Research shows that nearly 1/3 of the food produced globally ends up in the trash due to a lack of understanding of food expiration dates, so the European Union is planning to reform food labelling rules.
According to estimates, about 300,000 tonnes of food are thrown away every year in Serbia, even though it could be donated. However, the current legal framework makes this impossible and difficult for food to be donated, reports Serbian Broadcasting Corporation.
“Reports of the United Nations Environmental Protection Program show that Serbia is above the world average in the amount of food waste generated per household, i.e. 83 kilogrammes of food waste are generated annually in Serbia per capita, or 9 kilogrammes more per capita than the world average and as much as 50 kilogrammes more than in Russia, which ranks first among European countries that throw away the least amount of food,” says Isidora Šmigić, collaborator for regulatory reform at NALED.
In addition to the change in expiration labelling, the amount of food that ends up in the trash can be reduced by donating food that is about to expire.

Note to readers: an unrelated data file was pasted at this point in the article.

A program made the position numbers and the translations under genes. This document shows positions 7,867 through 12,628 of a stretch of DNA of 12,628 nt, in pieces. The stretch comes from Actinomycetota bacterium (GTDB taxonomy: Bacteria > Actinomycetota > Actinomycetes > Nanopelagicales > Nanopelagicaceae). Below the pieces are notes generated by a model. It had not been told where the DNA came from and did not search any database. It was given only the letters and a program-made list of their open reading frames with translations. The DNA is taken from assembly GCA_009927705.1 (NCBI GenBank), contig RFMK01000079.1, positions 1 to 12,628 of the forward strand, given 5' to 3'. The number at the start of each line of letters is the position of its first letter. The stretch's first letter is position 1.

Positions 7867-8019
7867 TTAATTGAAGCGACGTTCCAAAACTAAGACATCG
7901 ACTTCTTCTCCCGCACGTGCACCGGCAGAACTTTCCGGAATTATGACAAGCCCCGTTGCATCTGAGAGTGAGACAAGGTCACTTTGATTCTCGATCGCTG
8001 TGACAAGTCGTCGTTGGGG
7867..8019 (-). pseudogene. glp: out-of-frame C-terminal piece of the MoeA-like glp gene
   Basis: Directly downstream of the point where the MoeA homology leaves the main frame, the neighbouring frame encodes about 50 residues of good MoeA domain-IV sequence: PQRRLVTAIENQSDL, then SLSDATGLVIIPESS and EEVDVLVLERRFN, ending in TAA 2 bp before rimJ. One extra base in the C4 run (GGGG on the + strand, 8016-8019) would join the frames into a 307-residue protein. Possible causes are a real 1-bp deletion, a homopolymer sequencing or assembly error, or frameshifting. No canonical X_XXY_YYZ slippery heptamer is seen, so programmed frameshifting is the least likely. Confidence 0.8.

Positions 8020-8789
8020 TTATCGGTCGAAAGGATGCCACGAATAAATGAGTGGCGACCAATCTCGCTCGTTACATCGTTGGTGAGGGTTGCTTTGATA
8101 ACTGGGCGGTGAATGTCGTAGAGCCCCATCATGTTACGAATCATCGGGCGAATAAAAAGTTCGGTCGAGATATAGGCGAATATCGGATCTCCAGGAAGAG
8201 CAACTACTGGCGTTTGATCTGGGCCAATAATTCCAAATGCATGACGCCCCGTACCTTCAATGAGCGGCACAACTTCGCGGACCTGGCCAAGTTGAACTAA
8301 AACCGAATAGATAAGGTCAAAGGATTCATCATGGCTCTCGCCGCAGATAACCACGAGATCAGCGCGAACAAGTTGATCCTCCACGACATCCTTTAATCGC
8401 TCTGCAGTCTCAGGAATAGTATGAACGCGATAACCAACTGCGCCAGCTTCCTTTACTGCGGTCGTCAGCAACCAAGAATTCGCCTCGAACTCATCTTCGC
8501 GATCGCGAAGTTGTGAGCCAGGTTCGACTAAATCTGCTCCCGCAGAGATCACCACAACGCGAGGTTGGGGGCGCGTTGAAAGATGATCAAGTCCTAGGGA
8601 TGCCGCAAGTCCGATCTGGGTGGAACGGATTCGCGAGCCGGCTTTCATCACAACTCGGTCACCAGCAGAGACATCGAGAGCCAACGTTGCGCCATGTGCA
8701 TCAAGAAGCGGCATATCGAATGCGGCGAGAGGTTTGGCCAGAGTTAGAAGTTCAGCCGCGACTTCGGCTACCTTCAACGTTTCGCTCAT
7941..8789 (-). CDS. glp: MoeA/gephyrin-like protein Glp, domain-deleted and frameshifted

“We need to establish a legal framework and promote responsibility. The responsibility of the person who donates the food and the responsibility of the intermediaries, which are mainly food banks and humanitarian organizations, as well as to provide adequate information to those who are the recipients of that donation. Another aspect is granting tax relief (such as lower VAT) which can help producers and retailers to facilitate food donations,“ says Branislav Raketić from the Ministry of Agriculture.
Analyses have shown that food donations in Serbia could go up from 160 million dinars up to 700 million per year if VAT on donations was abolished because it is still cheaper to throw away than to donate food.
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